- a8 : h1h5h4h3h7h6h8
- a9 : h4 h3h5h9

- Build a path P of agents (represented by a stack)
- Each house is initially unlabelled
- Each agent a has a pointer p(a) pointing to M(a) or the first unlabelled house on a’s preference list (whichever comes first)
- Keep a counter c(a) for each agent a (initially c(a)=0)
- This represents the number of times a appears on the stack

- Outer loop iterates over each matched agent a such that p(a)M(a)
- Initialise P to contain agent a
- Inner loop iterates while P is nonempty
- Pop an agent a’ from P
- If c(a’)=2 we have a coalition (CYCLE)
- Remove by popping the stack and label the houses involved

- Else if p(a’)=M(a’) we reach a dead end (BACKTRACK)
- Label M(a’)

- Else add a’’ wherep(a’)=M(a’’)to the path (EXTEND)
- Push a’ and a’’ onto the stack
- Increment c(a’’)

Phase 3 termination

- Once Phase 3 terminates, matching is coalition-free

- a1 : h4h5h3h2h1
- a2 : h3h4h5h9h1h2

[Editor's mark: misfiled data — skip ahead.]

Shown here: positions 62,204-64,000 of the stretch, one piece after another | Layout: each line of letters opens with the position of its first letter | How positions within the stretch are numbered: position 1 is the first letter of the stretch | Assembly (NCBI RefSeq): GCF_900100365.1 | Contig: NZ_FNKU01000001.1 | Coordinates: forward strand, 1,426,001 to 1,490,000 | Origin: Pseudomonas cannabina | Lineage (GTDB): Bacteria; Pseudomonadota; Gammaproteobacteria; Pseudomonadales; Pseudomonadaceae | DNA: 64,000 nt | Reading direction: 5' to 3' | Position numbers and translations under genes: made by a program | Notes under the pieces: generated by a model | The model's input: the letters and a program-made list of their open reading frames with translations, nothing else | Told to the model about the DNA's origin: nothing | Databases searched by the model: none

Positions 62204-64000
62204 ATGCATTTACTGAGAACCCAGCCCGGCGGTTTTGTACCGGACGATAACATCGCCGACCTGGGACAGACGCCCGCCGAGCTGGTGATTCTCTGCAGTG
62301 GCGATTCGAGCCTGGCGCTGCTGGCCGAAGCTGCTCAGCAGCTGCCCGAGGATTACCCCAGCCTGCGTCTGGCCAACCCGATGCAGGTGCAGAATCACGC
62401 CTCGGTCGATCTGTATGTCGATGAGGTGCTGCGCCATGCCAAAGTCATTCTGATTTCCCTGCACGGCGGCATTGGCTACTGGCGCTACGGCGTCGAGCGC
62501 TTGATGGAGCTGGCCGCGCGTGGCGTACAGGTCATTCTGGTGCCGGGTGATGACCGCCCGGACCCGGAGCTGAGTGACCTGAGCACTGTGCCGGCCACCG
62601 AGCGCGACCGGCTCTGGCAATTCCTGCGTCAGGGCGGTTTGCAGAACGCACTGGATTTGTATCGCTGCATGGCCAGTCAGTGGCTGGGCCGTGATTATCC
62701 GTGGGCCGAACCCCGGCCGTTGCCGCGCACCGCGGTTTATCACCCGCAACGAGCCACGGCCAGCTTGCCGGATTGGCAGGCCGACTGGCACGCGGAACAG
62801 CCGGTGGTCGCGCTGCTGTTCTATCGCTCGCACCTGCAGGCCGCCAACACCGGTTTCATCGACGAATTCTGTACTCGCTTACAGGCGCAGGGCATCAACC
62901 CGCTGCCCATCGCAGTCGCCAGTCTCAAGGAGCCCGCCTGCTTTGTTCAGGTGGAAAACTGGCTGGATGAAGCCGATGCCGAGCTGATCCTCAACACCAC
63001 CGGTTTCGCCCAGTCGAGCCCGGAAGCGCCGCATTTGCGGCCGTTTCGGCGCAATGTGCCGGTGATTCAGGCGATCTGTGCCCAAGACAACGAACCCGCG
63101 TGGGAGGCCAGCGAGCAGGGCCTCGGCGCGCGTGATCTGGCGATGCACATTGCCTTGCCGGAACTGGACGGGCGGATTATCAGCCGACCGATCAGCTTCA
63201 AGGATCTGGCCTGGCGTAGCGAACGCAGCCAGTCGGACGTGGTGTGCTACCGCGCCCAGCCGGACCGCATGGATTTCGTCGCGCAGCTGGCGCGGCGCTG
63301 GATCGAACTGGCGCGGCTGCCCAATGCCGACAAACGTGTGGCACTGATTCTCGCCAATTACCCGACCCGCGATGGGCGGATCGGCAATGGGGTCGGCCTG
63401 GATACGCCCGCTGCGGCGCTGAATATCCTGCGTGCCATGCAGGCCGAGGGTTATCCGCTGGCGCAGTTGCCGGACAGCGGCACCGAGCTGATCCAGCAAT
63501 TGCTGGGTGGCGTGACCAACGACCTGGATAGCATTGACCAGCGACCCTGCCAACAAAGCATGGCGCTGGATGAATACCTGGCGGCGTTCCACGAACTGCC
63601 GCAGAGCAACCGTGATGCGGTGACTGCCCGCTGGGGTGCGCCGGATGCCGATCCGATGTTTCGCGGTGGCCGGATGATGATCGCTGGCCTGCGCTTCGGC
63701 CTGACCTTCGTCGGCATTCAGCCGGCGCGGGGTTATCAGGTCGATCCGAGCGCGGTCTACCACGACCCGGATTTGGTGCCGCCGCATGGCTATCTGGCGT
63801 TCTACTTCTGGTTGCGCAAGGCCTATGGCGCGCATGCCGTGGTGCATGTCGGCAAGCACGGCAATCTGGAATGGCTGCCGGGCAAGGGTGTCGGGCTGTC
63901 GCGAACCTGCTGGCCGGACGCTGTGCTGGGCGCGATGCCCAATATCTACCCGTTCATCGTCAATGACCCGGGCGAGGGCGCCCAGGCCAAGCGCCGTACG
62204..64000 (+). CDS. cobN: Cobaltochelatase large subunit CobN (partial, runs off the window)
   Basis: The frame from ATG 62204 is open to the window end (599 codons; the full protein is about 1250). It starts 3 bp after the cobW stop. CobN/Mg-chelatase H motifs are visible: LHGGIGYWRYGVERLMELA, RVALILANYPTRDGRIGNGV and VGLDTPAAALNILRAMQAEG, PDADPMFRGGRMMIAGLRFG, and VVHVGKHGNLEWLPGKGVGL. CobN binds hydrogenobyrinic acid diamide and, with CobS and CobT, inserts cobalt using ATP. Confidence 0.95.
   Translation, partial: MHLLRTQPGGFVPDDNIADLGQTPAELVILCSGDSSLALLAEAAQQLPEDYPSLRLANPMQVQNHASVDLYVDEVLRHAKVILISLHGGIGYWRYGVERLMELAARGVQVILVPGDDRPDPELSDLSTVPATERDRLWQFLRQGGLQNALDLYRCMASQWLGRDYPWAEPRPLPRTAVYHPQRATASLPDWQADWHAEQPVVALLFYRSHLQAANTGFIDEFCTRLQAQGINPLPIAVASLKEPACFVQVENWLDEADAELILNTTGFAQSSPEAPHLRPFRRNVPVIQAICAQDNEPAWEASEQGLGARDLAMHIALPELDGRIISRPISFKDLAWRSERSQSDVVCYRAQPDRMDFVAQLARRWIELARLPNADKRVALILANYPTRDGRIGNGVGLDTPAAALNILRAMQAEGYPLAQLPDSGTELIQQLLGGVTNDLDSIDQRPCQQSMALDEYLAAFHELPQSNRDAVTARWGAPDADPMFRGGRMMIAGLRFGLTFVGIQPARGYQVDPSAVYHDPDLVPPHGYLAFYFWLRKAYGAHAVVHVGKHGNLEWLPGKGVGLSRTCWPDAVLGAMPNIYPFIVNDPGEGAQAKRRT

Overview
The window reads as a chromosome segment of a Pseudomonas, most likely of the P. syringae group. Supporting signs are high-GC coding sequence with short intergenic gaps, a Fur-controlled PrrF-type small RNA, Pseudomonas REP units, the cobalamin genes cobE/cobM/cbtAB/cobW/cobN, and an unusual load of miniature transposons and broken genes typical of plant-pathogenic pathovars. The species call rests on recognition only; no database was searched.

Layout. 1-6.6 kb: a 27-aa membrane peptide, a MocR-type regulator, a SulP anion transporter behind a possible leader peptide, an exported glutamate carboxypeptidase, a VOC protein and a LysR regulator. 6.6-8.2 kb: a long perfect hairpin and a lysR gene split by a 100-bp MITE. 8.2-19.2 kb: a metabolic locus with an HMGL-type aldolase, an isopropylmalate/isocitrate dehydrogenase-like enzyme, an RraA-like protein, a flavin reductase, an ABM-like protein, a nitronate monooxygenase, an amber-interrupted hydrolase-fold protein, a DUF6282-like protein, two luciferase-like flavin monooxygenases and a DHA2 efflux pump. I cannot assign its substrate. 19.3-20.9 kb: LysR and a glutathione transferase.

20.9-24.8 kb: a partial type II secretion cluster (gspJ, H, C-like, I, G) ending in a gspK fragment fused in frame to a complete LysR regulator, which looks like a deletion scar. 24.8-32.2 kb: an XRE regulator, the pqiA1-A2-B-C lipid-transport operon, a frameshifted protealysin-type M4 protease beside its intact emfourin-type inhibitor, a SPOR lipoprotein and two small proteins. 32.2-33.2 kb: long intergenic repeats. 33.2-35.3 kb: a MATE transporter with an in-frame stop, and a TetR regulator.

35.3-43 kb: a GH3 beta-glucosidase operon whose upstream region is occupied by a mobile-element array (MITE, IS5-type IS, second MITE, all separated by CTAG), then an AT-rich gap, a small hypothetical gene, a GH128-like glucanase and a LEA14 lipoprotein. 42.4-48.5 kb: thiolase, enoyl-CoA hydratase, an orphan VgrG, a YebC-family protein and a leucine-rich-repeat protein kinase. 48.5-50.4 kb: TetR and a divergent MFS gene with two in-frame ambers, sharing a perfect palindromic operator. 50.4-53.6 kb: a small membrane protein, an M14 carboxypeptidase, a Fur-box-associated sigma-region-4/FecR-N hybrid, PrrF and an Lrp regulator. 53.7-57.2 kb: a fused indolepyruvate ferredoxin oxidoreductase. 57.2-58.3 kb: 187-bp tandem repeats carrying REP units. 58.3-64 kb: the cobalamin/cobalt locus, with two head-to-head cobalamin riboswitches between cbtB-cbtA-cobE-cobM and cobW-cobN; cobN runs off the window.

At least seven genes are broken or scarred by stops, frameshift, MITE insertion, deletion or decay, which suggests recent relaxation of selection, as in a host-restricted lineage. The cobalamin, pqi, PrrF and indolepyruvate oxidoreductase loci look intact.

- a3 : h5h4h1h2h3
- a4 : h3h5h4
- a5: h4h3h5
- a6 : h2h3h5h8h6h7h1h11h4h10
- a7 : h1h4h3h6h7h2h10h5h11
- a8 : h1h5h4h3h7h6h8
- a9 : h4 h3h5h9

- Phase 3 is O(m)
- Theorem:A maximum Pareto optimal matching can be found in O(nm) time

- Suppose A’A and each member of A’ owns a house initially
- For each agent aA’,denote this house by h(a)
- Truncate a’s list at h(a)
- Form matching M by pre-assigning a to h(a)
- Use Hopcroft-Karp algorithm to augment M to a maximum cardinality matching M’ in restricted HA instance
- Then proceed with Phases 2 and 3 as before
- Constructed matching M’ is individually rational

- If A’=A then we have a housing market